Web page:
A CONSULTANT in the Psychiatric Hospital, Calabar, Cross River State, Dr. Michael Olutoki, disclosed that more than 50 per cent of youths ranging from primary, secondary schools and the university are abusing drugs.

Olutoki said peer groups, as well as by watching parents take hard substances, most of the youths are influenced. He said, “basically any society or community should be more worried about its youths, because they are in the age, where personalities are being formed. They are the active population in every community, so, what happens to them determines what happens to somebody, thereafter.”

He continued, “if a grown up, or a father is seen taking any of these substances, the son might likely do same, so, the youths are considered as vulnerable in the society. They are exposed to peer pressure. It is a bit worrisome that more than 50 per cent youths are into drugs and it is a case on research.”

According to the consultant, “when people take these substances, there are some perceived benefits they claim are gained. Some believe it takes away pressure, some say it gives them appetite to eat and some say it gives them confidence to do things beyond their reasoning. This is common among adolescents, who want to belong to a particular set of persons. They are still undergoing adolescent crisis of wanting to belong.”

He said, “most people that you see taking substances must have started at an adolescent age and if you address it at that stage, the effect of the drug may be lower, and after some time, they may stop, but at old age, people tend to realise their mistakes. By that time they must have reached 40 or 50 years and must have lost so many things and times in life, that is when they eventually come to their senses.”

Olutoki added, “it is a global issue that must be addressed. If we take care of the primary schools and secondary by teaching children what they should know, the effect will be lesser. If we can educate the younger ones right from the primary stage on the dangers of taking drugs, the effect will be lesser.”

Olutoki noted that research has it that Cannabis has been a major cause of abnormal behaviour among youths and users.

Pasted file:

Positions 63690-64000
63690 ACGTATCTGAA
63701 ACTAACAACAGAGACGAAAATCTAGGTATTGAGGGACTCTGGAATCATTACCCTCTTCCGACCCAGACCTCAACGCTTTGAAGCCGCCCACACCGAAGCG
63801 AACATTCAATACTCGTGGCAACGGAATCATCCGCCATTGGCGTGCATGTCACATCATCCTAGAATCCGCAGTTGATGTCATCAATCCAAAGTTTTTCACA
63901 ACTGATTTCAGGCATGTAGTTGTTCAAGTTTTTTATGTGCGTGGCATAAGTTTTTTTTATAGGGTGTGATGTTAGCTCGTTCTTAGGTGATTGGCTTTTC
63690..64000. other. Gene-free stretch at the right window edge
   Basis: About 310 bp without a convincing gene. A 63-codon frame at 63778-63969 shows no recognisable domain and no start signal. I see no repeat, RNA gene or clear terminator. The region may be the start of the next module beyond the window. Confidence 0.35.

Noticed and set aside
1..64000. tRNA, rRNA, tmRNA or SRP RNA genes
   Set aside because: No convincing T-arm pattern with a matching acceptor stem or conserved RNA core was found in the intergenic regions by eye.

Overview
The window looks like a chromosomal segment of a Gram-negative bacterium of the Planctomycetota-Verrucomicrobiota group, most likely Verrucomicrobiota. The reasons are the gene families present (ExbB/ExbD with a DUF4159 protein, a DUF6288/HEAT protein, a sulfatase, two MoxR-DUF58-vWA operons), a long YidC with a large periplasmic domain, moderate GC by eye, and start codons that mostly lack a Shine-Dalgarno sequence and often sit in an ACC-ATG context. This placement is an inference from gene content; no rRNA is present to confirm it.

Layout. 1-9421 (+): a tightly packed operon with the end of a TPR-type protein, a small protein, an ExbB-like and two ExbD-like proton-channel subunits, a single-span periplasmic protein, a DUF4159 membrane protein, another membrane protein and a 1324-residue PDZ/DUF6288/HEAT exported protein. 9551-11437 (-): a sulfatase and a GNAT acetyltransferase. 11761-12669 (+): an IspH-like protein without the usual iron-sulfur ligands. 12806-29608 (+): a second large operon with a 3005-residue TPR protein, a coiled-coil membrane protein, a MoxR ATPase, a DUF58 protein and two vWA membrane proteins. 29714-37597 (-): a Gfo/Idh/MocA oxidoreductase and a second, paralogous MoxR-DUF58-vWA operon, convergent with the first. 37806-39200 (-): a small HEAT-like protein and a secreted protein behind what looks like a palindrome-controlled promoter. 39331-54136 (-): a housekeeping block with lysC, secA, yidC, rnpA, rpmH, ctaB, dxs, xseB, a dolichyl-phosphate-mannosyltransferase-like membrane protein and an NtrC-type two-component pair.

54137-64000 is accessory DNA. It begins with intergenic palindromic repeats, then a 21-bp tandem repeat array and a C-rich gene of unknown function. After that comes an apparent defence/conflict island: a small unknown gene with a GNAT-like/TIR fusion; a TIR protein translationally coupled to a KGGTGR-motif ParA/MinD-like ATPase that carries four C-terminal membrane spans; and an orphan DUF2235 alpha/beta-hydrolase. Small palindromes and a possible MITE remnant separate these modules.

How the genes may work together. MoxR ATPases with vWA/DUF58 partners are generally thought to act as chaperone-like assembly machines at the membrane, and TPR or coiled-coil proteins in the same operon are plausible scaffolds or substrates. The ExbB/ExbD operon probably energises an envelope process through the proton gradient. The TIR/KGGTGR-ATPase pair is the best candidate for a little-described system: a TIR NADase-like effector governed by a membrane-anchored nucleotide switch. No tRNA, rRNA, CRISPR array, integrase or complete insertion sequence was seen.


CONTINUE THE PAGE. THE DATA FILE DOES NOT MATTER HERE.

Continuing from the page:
The psychiatric consultant stressed, “a person that takes cannabis is worst. Cannabis has been shown to cause psychosis, it means abnormal behaviour like hearing strange voices and talking to oneself, cannabis can be a major reason for mental illness. It has been documented and it is found to be a major reason for that.

“There is something that is called ill motivational syndromes, the drugs that they take tend to reduce their aspiration in life, and they don’t want to be on top of their game. They depend on people and become a liability. Taking drugs can mess up people’s life and render them useless to the society.”

Edet Edem, a FUTO graduate, also condemned the growing use of hard drugs among youths in the society, most especially, in the tertiary institutions.

He disclosed that some go as far as inhaling dirt from gutters and other substances like gum.

Edem, noted, “when I was schooling in the North, it was more common among youths to inhale hard substances in various forms. Some even inhale dirty sands from gutters and when it gets too much, they go mad and that ends their dream of continuing their studies.”

According to Dappa Maharajah, President of Movement for the Survival of the Underprivileged (MOSUP), the society is in a big mess and everyone is looking for an escape route, which he described as: “Escape from the reality that often lands people in bigger troubles.”

A SOCIOLOGIST from Adeyemi College of Education, Ondo, Mrs Cecilia Olarewaju, disclosed that five secondary schools were randomly selected in Ondo town and 100 students were targeted with questionnaire that revealed that 76.7 per cent of the senior students and 76 per cent of the junior students took drugs without doctors’ prescription; and the drug mostly abused was Indian hemp by 66.7 per cent of the students.

Another research conducted by International Journal of Education and Research (Vol.2 No.4, April 2014) on 13, 550 students of Adekunle Ajasin University, Akungba Akoko 2010/2011 academic session revealed that 33.3 per cent of the respondents abused hallucinogens, emphasizing that drug abuse was found to be higher in students living in low socio-economic class areas of the town: 30 per cent compared to high class areas, which is estimated at 21.6 per cent.